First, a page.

http://bladmineerders.nl/parasites/animalia/arthropoda/insecta/diptera/brachycera/agromyzidae/agromyzinae/ophiomyia/ophiomyia-pulicaria/ (Meigen, 1830) [Diptera: Agromyzidae].

3a > Leaf-miner: A narrow, whitish linear mine. Pupation internal (Spencer, 1976: 416).

Upper-surface, less often lower-surface corridor. Frass in isolated grains. Puparium within the mine, usually at the lower surface (Bladmineerders van Europa).

On Leontodon autumnalis and Taraxacum officinale in Britain and elsewhere. Britain and the Republic of Ireland. Widespread in continental Europe.

Chromatomyia farfarella (Hendel, 1935) [Diptera: Agromyzidae].

3b > Leaf-miner: Mine linear, whitish, both upper and lower surface. Pupation internal, at the end of the mine with the anterior spiracles projecting through the epidermis (Spencer, 1976: 433).

Upper-surface, less often lower-surface corridor. Frass in isolated grains. Pupation within the mine, usually in a lower-surface puparial chamber (Bladmineerders van Europa).

A long whitish upper surface corridor, which eventually goes lower surface (British leafminers).

Two highly polyphagous species of Chromatomyia, with indistinguishable mines, have been recorded in Britain. These are syngenesiae (Hardy) and horticola (Goureau) which can only be distinguished by the male genitalia. Both species are widespread in Britain and elsewhere, although syngenesiae is almost entirely restricted to Asteraceae. Records on Asteraceae not based on examination of male genitalia are treated in this account as Chromatomyia 'atricornis'.

Chromatomyia horticola is recorded on 160 plant genera in 31 families, of which 55 plant genera in 19 families, but not yet on Taraxacum, in Britain. On Taraxacum elsewhere.

Chromatomya syngenesiae is recorded in Britain on 27 plant genera in the family Asteraceae and many more genera elsewhere, including Taraxacum in Britain.

Chromatomyia 'atricornis' has been recorded on Taraxacum in Britain.

Chromatomyia horticola (Goureau, 1851) [Diptera: Agromyzidae]
OR
Chromatomyia syngenesiae Hardy, 1849 [Diptera: Agromyzidae].

3c > Leaf-miner: Larva mining both lower and upper surface, unusually long, linear, conspicuously broad, frequently largely on the underside of the leaf. Pupation external (Spencer, 1972b: 76 (fig. 251); Spencer, 1976: 445 (fig. 780), 446).

Corridor mine. The first part consists of a very long and narrow lower-surface corridor; the mine is quite shollow here, and often inconspicuous. The second part is upper-surface, uusally much shorter, and widens abruptly. Pupation outside the mine (Bladmineerders van Europa).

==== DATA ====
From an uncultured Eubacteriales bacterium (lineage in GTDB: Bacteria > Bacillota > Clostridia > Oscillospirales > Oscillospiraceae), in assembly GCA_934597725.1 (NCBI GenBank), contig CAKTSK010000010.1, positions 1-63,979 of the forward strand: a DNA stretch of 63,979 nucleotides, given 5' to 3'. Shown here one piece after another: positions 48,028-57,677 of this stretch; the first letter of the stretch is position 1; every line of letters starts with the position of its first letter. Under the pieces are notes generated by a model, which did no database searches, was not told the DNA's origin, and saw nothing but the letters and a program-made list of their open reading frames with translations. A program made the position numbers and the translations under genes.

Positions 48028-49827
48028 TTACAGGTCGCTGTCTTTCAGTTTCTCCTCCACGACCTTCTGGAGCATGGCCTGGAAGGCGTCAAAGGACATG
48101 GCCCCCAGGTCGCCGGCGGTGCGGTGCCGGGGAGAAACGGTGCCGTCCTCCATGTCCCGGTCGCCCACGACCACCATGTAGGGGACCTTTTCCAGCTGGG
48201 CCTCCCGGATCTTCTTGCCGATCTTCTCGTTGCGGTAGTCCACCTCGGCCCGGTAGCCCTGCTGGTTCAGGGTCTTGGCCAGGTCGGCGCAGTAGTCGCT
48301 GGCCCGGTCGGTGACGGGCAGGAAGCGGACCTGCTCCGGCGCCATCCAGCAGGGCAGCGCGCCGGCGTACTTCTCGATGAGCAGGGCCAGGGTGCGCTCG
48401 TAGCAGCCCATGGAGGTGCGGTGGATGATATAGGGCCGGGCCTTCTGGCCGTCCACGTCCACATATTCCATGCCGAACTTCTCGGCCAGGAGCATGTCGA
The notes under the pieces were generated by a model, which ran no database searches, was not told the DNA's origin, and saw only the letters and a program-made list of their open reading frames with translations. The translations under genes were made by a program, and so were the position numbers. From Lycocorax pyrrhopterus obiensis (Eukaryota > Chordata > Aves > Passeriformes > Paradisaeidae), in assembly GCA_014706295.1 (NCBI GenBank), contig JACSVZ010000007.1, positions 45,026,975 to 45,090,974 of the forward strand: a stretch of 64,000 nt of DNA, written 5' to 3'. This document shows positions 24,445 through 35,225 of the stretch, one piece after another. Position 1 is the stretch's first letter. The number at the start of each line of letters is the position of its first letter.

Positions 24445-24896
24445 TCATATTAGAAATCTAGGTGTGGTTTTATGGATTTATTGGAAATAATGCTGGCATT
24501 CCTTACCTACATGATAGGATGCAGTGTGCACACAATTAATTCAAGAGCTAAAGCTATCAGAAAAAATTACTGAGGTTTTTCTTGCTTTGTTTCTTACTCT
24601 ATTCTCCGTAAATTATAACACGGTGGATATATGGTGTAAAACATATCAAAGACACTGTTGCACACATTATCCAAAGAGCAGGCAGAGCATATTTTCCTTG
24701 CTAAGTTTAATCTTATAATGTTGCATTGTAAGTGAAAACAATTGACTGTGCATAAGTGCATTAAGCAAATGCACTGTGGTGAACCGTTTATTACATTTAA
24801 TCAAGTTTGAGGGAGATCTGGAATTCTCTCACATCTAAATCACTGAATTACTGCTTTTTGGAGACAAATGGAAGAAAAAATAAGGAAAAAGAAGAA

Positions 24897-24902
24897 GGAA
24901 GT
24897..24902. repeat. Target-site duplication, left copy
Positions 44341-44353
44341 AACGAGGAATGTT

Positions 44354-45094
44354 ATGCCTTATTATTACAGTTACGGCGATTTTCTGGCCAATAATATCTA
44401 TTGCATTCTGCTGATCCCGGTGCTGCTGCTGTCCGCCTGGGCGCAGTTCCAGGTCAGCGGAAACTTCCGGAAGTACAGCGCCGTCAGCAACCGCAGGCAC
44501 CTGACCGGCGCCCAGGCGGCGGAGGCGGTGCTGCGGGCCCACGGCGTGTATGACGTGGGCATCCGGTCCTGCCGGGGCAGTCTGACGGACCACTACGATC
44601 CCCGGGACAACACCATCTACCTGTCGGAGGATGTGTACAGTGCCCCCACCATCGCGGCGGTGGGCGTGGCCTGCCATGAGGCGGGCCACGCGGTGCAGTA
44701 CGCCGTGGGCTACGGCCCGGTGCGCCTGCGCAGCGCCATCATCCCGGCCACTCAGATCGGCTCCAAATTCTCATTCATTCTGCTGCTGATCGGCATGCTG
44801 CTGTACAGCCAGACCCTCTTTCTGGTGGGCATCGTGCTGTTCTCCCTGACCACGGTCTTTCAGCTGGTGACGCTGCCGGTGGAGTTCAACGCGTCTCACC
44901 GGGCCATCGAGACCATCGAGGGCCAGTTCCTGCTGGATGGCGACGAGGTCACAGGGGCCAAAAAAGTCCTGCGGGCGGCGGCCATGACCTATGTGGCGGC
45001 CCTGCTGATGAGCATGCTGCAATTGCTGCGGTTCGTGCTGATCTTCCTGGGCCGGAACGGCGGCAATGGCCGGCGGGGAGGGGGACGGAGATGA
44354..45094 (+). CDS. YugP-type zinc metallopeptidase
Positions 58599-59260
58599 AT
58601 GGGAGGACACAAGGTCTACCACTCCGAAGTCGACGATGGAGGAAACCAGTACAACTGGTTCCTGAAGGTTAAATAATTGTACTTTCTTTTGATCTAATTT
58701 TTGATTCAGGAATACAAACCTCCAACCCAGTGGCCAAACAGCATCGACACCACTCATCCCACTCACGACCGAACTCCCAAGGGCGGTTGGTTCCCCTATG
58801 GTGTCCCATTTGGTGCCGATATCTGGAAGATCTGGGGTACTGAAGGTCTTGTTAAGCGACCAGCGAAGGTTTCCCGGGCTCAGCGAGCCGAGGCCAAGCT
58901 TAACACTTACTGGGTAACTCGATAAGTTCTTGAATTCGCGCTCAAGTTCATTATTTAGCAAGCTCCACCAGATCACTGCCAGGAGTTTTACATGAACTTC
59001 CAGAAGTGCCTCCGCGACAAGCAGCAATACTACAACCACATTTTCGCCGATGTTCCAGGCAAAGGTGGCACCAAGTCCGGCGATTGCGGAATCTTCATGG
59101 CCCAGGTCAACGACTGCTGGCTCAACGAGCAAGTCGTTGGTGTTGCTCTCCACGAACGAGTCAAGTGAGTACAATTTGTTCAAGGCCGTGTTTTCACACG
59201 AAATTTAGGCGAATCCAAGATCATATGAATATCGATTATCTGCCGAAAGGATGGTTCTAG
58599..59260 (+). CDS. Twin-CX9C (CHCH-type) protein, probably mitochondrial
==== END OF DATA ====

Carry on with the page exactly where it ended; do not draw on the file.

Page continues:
On Crepis, Hieracium, Lapsana, Picris, Pilosella, Senecio, Sonchus and Taraxacum in Britain and additionally other genera of Asteraceae elsewhere. Widespread in southern Britain, also Sutherland, Inner Hebrides and Warwick. Also recorded in the Republic of Ireland and Widespread in much of Europe.

Phytomyza marginella Fallén, 1823 [Diptera: Agromyzidae].

3d > Leaf-miner: A long, winding leaf-mine on the upper surface of the leaf, with frass widely-spaced in conspicuous black lumps. Pupation internal, at the end of mine (Spencer, 1972b: 28 (fig. 68), 29).

Mines on Sonchus and Taraxacum are illustrated in British leafminers and on Solidago in Bladmineerders van Europa.

On Solidago, but not yet on Taraxacum, in Britain. On Aster, Callistephus, Erigeron, Sonchus, Solidago and Taraxacum elsewhere. Only recorded from Kent, Derby, Warwick and East Kent in Britain. Widespread in much of Europe. Also recorded in Japan, Canada and the U.S.A.

Ophiomyia maura (Meigen, 1838) [Diptera: Agromyzidae].

3e > Leaf-miner: Egg is laid beneath the epidermis on the upper leaf surface. Larva mines in basal leaves. Pupation internal (Spencer, 1976: 74).

Little branched corridors, radiating from the leaf base, often deep in the plant tissue. The larva can migrate from one leaf to the other through the petioles. Frass concentrated in the lowest, basal part of the mine; there also the pupation takes place (Bladmineerders van Europa).

On Cichorium and Leontodon, but not yet on Taraxacum, in Britain and in addition Lactuca and Taraxacum elsewhere. Uncommon, but widespread in Britain. Widespread in continental Europe, range extending eastwards to Tadzhik S.S.R and Uzbek S.S.R.

Ophiomyia pinguis (Fallén, 1820) [Diptera: Agromyzidae].

3f > Leaf-miner: The mine begins with a very narrow full depth corridor, that ends upon the midrib. Subsequently a broad corridor, or rather an elongated blotch, is made overlying the midrib; from here broad, lobe-like extensions are made into the blade. Frass in discrete grains. Secondary feeding lines conspicuous. The larva is capable of leaving the mine and restarting in a new leaf, in which case the association with the midrib may be lost. Pupation after vacation of the mine (Bladmineerders van Europa).

Mine of Trypeta immaculata on Taraxacum
Mine of Trypeta immaculata on Taraxacum
Image: Rob Edmunds (British leafminers)

On Cichorium, Crepis, Hieracium and Taraxacum in Britain and additionally other genera of Asteraceae elsewhere. North-east Scotland, also throughout Ireland and continental Europe, except the Mediterranean area.

Trypeta immaculata (Macquart, 1835) [Diptera: Tephritidae].

3g > Leaf-miner: A small somewhat irregular, elongate blotch (Spencer, 1972b: 57; Spencer, 1976: 273 (fig. 491), 274).

Elongated upper-surfcace blotch with fairly little frass in loose grains. Pupation outside the mine; exit slit in upper epidermis (Bladmineerders van Europa).

Liriomyza taraxaci larva,  dorsal
Liriomyza taraxaci larva, dorsal
Image: © Willem Ellis (Bladmineerders van Europa)
Orchestes fagi larva,  dorsal
Liriomyza taraxaci puparium
Image: © Willem Ellis (Bladmineerders van Europa)

On Leontodon and Taraxacum in Britain and Aposeris, Arnoseris, Leontodon and Taraxacum elsewhere, Widespread in Britain and continental Europe.

Liriomyza taraxaci Hering, 1927 [Diptera: Agromyzidae].

3h > Leaf-miner: The mine begins in the midrib, especially in a lower leaf, extending into the leaf disc, branching irregularly or pinnately, may also locally be blotch like. The mine is brown and very transparent. Sides very irregularly eaten out. Frass loosely dispersed or in a loose central line, buy may also be pressed against the sides of the corridor. The larva may also leave the mine and restart elsewhere (Bladmineerders van Europa).

Orthochaetes setiger larva,  dorsal
Orthochaetes setiger larva, dorsal
Image: © Jean-Yves Baugnée (Bladmineerders van Europa)

Polyphagous. On numerous genera and species in several plant families, including Taraxacum, in Britain and elsewhere. Widespread in England and continental Europe. Also recorded in the Republic of Ireland.

Orthochaetes setiger (Beck, 1817) [Coleoptera: Curculionidae].